http://colinbarrebrisebois.com/2011/03/07/gdc-2011-approximating-translucency-for-a-fast-cheap-and-convincing-subsurface-scattering-look/

The problem is when working with shadow maps, self occlusion will break it.
A fix would be to offset the sampling position by bent normal * precomputed backface distance and using multiple samples

There should be no problem when generating shadowmaps from back faces.

Edited by JoeJ

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The Head demo is very impressive, although I must say the ultra-quality of the mesh and textures itself are doing at least half the job. Even with all tricks disabled, it still looks good. And that's my main beef with these techniques: Big efforts for little results. Apart from cutscenes, how many times do you really face-to-face a (non-gasmask-wearing) that close, without dropping dead within the next 100 milliseconds, allowing you to count the pimples?

At this point I have a blurred version of the screen available. But question is if I really need it (in case simpler tricks can do the job as well), and ifso, how to mix between max-blurred and non-blurred pixels, giving a normal, eyevector, et cetera. I bet the papers explain, but I always have a hard time understanding them.

Personally I'm a bit more interested in environment usage. Curtains, plants, rubber hoses, chunks of ice, that kind of stuff. The Frostbite paper you showed (thanks!) seems to suit better for that, at a low cost. Yet there are still a few problems:

* Precomputed thickness map is per object & doesn't work (well) for animated / morphing objects

Since I also want to use it for environment meshes, it would mean each mesh may need an unique map, as each of them has an unique shape. A bit expensive. Could bake the thickness into vertices though...

Speaking of which, the (float) thickness value is an average over the pixel-normal hemisphere? Or just the distance a ray travels straight down to the other side of the mesh, using the inverted normal as a direction?

* Outer walls don't have a backside

Say I have a room made of snow/ice. Or wax, whatever. Geometry wise, there is nothing behind the walls, thus no backlight obviously. But still want to give them that "SSS look" somehow... Here you have to use internal scattering again. Which would bring me back to the original question - howto? I could look into blurring, and/or do the Unreal way, whatever that exactly is.

* Lightmaps / Ambient

Since ambient light is so important in my case, having backlight for realtime lights only would be a shame. Of course with some artist-smartness you can adapt the lights in your scene when there are translucent objects (which doesn't happen that often), but  having the ability to involve the backlight coming from the lightmap somehow, would be nice. Maybe it can be done like this:

- In the lighting pass (where you render spheres/cones to splat light on the screen - when using Deferred Rendering)...

- Render backsides of translucent stuff, as if they were light volumes as well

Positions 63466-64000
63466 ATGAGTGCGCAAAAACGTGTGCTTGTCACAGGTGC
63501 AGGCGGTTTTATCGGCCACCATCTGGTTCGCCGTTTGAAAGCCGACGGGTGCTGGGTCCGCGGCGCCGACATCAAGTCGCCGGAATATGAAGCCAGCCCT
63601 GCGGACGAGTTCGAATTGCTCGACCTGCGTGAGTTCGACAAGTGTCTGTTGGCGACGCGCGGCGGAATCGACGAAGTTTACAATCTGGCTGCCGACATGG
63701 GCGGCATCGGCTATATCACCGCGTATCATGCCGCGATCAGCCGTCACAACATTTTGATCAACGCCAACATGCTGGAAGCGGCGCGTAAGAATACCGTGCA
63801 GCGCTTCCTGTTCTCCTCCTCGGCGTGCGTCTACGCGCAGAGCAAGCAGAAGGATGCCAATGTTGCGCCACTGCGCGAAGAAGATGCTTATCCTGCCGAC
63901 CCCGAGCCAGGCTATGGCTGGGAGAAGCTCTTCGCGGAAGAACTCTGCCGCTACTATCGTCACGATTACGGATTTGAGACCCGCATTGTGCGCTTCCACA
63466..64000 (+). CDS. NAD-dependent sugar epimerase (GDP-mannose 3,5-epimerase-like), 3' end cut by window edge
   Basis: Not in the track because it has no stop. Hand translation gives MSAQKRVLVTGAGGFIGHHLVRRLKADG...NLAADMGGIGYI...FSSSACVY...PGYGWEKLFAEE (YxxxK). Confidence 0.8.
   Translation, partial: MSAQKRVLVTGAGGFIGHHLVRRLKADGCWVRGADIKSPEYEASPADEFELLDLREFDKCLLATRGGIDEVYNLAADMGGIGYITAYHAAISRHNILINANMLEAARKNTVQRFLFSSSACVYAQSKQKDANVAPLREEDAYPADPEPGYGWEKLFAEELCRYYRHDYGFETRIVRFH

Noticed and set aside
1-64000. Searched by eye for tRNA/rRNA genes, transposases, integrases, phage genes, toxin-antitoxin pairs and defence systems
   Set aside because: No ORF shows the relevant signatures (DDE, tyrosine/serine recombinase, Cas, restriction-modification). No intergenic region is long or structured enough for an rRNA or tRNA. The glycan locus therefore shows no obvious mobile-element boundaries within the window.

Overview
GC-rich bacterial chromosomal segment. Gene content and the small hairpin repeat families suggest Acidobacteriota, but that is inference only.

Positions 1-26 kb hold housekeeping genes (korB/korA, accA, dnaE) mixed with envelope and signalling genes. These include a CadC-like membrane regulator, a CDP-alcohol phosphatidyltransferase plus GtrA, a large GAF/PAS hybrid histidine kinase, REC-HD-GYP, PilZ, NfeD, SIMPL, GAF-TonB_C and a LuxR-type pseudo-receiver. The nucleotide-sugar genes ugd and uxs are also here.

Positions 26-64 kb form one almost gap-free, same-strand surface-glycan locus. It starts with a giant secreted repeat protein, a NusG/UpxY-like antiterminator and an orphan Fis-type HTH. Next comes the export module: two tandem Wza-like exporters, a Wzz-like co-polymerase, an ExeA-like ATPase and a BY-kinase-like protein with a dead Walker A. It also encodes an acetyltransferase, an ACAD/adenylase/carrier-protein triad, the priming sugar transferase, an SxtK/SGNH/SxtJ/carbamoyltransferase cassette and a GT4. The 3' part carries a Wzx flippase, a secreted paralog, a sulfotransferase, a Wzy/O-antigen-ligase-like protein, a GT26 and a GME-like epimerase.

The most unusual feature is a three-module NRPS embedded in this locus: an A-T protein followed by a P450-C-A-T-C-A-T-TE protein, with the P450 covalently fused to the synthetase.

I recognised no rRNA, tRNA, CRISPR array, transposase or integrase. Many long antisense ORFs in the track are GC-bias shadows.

- Incoming color = lightmap pixel, incoming direction = inverted normal OR the global incoming direction baked in your lightmap, if you have it

- Perform the rest of the shader math, as described in the slideshow

Excuse me for the vague questions. I always write this on the fly, not really knowing where the real issue is ;)

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* Precomputed thickness map is per object & doesn't work (well) for animated / morphing objects

I don't think it's a problem for skinned meshes, and morph targets could store their own thickness vertex map.
For the generation i would trace many rays in a hemisphere, eventually narrowed to 120 degrees or less,
cosine weighted or uniform distribution... all adjustable in editor.
Summing up all rays and weighting by some constant / ray length gives the normal,
and averaging the weighted angles of all rays again to this normal (gives cone angle) can be used too to answer how much blur for this location.

For blur you can blur and mip map the the shadow map instead the screen.

I assume it's a faster and better quality approach than rendering backfaces and bluring, but i totally lack experience on the shader side

Hopefully you get some more answers...

Edited by JoeJ

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Why not try Pre-integrated skin shading? It was used in The Order 1886. You can check this blog post for a bit more info, maybe it's what you're looking for.

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Thanks again guys!

Nice&clear presentation you posted there Styves! Maybe not perfect, but using a good old Lookup Texture / BRDF instead sounds a whole lot easier! Only little problem is that when using a Deferred pipeline like I do, you also have to store which BRDF to use, assuming that besides skin, we have would have a couple more profiles. You could put all possible BRDF LUT textures into a big texture, and use 1 gBuffer parameter as an index/offset.

For larger, not-so curvy surfaces, Pre-Integrated Shading won't do a whole lot, neither does it give us backlight. But for that I'd like to give the Frostbite approach a try. That probably means each vertex will get 2 extra attributes "Curvature" (For fake SSS) & "Thickness" (for backlight). Only thing that still won't work, is backlight coming out of a lightmap or probe... Oh well, let's just make & check this out first!

Well, I'm informed now, thanks again!